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Re: Ceiling deflection damage caused by excessive snow - who is responsible

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On 4 Mar 2005 at 20:21, Rhkratzse(--nospam--at)aol.com wrote:

> In a message dated 3/4/05 5:09:58 PM, h.d.richardson(--nospam--at)shaw.ca writes: >
> One possibility: a higher building could have been built after the
> subject > building and it should become the second building owner's
> responsibility to > reinforce the roof of the older building. >
> Really?   You mean when a new high rise is built in Chicago, Denver,
> etc., that owner "should" reinforce all of the surrounding lower
> building roofs?   I find this difficult to believe. 

Yes, because of the danger to neighbours from having
excessive snow loads on their roofs, through no fault
of their own.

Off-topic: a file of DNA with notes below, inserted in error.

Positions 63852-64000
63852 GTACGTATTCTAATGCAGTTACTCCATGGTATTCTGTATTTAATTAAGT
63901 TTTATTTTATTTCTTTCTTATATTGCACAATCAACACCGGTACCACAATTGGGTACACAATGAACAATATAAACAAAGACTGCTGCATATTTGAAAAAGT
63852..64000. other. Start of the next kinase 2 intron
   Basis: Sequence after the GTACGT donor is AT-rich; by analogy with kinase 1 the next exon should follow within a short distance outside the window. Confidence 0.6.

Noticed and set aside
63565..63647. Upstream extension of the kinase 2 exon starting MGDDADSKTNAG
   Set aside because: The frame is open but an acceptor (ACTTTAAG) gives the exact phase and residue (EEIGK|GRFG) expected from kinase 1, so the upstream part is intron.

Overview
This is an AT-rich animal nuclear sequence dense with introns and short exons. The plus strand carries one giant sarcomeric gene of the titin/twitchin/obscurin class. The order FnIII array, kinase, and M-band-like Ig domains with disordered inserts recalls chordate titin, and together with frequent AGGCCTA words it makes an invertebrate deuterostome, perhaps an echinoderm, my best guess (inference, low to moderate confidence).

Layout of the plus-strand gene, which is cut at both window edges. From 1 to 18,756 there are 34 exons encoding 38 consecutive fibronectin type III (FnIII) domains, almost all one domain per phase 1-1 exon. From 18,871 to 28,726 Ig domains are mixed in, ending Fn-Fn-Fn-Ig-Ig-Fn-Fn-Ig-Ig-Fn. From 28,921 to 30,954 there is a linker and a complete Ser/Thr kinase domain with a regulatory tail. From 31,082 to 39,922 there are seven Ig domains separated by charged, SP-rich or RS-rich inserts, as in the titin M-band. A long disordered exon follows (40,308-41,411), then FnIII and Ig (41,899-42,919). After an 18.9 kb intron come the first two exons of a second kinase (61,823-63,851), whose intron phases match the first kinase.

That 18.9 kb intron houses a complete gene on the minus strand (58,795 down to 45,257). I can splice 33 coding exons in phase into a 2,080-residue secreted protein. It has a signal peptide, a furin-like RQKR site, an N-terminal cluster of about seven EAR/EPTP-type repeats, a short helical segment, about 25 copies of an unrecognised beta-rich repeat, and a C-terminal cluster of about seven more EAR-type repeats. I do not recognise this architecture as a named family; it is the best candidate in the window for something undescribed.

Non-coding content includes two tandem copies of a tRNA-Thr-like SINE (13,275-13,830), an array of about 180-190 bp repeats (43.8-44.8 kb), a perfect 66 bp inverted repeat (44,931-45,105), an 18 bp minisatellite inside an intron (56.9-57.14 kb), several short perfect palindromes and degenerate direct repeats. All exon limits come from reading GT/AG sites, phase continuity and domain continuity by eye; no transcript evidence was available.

> 
> Or when I build a second story onto my home I "should" have to
> strengthen my immediate one-story neighbors' roofs?  

In the Ontario Building Code, most houses are built to
prescriptive requirements and consequently there is no
requirement to check for drifted snow on to a neighbour's
house.  However, there is the  belief is that there is
not sufficient snow on a house to cause significant
drifts on a lower house.  I know of no roof failures in
houses due to snow drifts, but there have been several
in large buildings where there is a lot of snow on a
roof, and the Canadian code recognizes this by taking
into account the area of the higher roof.
Gary
on a lower house
> 
> Ralph Hueston Kratz, S.E.
> Richmond CA USA
> 



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